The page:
We love you Gladys!


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Gladys Presley, Vernon Presley and Catherine Adamshock. Gladys is holding her dog that Elvis gave her.

One of the things we all love about E.P. is his love for Mamma. Gladys Presley was born on April 25, 1912 and died on August 14, 1958. A very unlucky day for Elvis. RIP Gladys. Her middle name was Love, and we love you Gladys!

EXCERPT from The Rebel & The King by Nick Adams. In this passage Nick tells us what he and Elvis did after they arrived in Memphis.

As we drove Elvis pointed out various points of interest to me. Then he told me about his dog, which died just a short time before and how his folks and he sure missed him. He said, “Nick, keep your eyes peeled for a pet shop. I’m going to buy Mamma and Daddy another dog.”

     Elvis spotted the pet shop before I did. He pulled up in front of the place and we both went in. We went from stall to stall and in each one were the cutest little puppies I’ve ever seen. Elvis finally turned to me and said, “Gee Nick, I don’t know which one to get. They’re all so cute and friendly and I wish I could buy everyone in here and give them all a home.”

     By this time the man who owned the place came over to us and he recognized Elvis (as does everyone no matter where we go) and he said, “Welcome home, Elvis. We sure are proud of you son.”

     Elvis smiled and said, “Thank you sir. I’m interested in buying a puppy for my Mamma and Daddy but they’re all so blamed cute I don’t know which one to pick.”

     The man took us over to one of the stalls near the rear of the store and showed us the cutest litter of puppies you ever laid your eyes on. They were real tiny and sort of blondish, reddish type of hair. The man said that these puppies wouldn’t get much bigger than what they were now and that they were wonderful house dogs.

     Elvis picked up one of them and held him in his arms and the poor little thing was shaking and trembling. Elvis patted the pup gently and said, “The poor little thing is scared stiff. And he looks so lonely and homeless. Golly he’s cute. I’ll take this one, sir. How much do I owe you?”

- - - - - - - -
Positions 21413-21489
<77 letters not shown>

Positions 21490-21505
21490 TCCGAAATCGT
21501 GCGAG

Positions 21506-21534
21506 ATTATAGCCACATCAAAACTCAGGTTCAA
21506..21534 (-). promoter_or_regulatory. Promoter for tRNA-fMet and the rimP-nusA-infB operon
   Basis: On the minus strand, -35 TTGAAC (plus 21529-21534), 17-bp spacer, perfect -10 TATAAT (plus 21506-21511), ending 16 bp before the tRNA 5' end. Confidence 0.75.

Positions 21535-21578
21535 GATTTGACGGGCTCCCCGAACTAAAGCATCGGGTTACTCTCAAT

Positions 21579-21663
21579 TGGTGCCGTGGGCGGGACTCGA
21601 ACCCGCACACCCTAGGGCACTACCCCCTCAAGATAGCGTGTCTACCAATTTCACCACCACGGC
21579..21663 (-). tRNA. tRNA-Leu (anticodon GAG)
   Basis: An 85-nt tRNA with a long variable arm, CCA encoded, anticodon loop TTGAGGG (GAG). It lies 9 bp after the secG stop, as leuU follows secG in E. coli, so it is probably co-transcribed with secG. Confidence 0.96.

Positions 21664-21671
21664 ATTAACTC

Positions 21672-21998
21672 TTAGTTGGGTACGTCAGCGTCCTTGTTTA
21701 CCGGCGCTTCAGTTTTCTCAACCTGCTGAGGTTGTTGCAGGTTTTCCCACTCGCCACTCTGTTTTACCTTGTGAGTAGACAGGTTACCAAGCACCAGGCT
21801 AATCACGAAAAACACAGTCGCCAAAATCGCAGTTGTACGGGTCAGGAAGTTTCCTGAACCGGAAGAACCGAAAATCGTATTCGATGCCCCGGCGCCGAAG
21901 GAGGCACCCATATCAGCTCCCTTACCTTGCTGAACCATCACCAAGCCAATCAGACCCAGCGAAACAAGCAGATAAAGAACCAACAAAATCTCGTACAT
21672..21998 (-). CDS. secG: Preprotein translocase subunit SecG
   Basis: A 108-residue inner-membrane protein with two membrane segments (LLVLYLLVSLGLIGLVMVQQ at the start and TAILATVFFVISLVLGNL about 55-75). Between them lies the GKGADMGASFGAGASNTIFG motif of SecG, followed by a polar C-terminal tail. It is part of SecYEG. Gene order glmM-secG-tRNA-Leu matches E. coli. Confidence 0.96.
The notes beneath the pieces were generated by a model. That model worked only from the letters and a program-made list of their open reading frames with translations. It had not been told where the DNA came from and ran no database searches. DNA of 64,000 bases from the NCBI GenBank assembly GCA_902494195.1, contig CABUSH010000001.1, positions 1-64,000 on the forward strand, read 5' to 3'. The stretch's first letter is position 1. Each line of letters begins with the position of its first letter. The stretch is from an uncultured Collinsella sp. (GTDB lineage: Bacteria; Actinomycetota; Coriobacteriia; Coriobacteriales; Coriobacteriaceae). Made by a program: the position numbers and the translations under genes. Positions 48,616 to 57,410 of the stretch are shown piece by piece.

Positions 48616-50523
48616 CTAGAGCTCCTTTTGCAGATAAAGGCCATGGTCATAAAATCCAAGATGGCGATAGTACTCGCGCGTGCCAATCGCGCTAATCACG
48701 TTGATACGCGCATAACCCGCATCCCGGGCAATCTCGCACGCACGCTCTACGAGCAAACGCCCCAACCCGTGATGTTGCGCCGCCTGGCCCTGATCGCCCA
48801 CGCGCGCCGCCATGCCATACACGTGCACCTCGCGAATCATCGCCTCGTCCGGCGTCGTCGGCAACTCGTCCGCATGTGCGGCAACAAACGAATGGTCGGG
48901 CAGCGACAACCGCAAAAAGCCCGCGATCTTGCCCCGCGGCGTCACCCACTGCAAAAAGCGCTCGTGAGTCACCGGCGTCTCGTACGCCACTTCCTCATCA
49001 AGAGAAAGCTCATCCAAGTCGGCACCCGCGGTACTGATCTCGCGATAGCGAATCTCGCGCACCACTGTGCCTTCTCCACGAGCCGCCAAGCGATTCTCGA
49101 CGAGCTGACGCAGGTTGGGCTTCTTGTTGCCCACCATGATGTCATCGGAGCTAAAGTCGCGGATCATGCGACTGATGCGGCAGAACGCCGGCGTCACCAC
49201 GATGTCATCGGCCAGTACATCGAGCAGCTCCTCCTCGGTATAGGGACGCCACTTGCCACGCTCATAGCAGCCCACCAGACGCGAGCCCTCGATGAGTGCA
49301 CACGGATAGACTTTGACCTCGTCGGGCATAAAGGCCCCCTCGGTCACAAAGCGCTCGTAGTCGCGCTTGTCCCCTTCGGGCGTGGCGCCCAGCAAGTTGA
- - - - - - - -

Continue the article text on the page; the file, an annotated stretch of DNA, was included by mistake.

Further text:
Elvis paid for the puppy and held him gently in his arms and put him down on the seat between both of us in the Continental, and away we went.”

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E.P. with Catherine Adamshock (Nick’s mamma) and a puppy, that is not Sweet Pea.


And as we drove home Elvis had a wonderful expression on his face and every now and then he would say, “I can hardly wait to tell Mamma and Daddy about the new furniture, and wait until they see the puppy.”

     It was dark by the time we pulled into the driveway and entered the house. Mrs. Presley was in the kitchen getting supper ready and as Elvis approached her he hid the puppy behind him. He kissed his mother on the cheek and said, “Look what I have for you Mamma,” as he handed her the puppy.

   Mrs. Presley’s pretty face lit up like a neon sign and she said, “Well if that isn’t the cutest little thing I ever laid eyes on.”

     And Elvis stood there and had the greatest smile you ever saw on anyone. Mr. Presley walked into the kitchen and said, “Well whatta you know. That’s the cutest little rascal I ever saw. Where did you get him son?”

     “I bought him for you and Mamma. He was the cutest puppy in the whole shop.” And with that Elvis reached over and petted the pup that was being held very lovingly by Mrs. Presley. It was a beautiful scene watching the three of them standing lovingly around the frightened, trembling little puppy. I couldn’t help but think how I wished that some of these conscience-less reporters and writers could only be there to see what Elvis and his family were really like so that they could see how wrong they were when they printed lies about Elvis and his family.

     “What do you think we should call him, Nick?” asked Mrs. Presley. And I suggested a few names and so did Mr. Presley and Elvis. Finally, Mrs. Presley said, “Golly, he’s so sweet looking and everything, I think we’ll just call him Sweet Pea, because he’s so tiny and sweet.” And that was the way Sweet Pea got his name.” (End of excerpt)

If you haven’t already read ELVIS AND GLADYS by Elaine Dundy, you may want to check it out. Elvis and Gladys by Elaine Dundy available on Amazon

As a tribute to Elvis and Gladys, I will be posting “Elvis and the Mississippi/Alabama Fair”an essay by Elaine Dundy from the new, expanded edition of The Rebel & The King on August 16, 2014. 

Elaine gives us beautiful insight into Elvis’ destiny and the stuff that miracles are made of!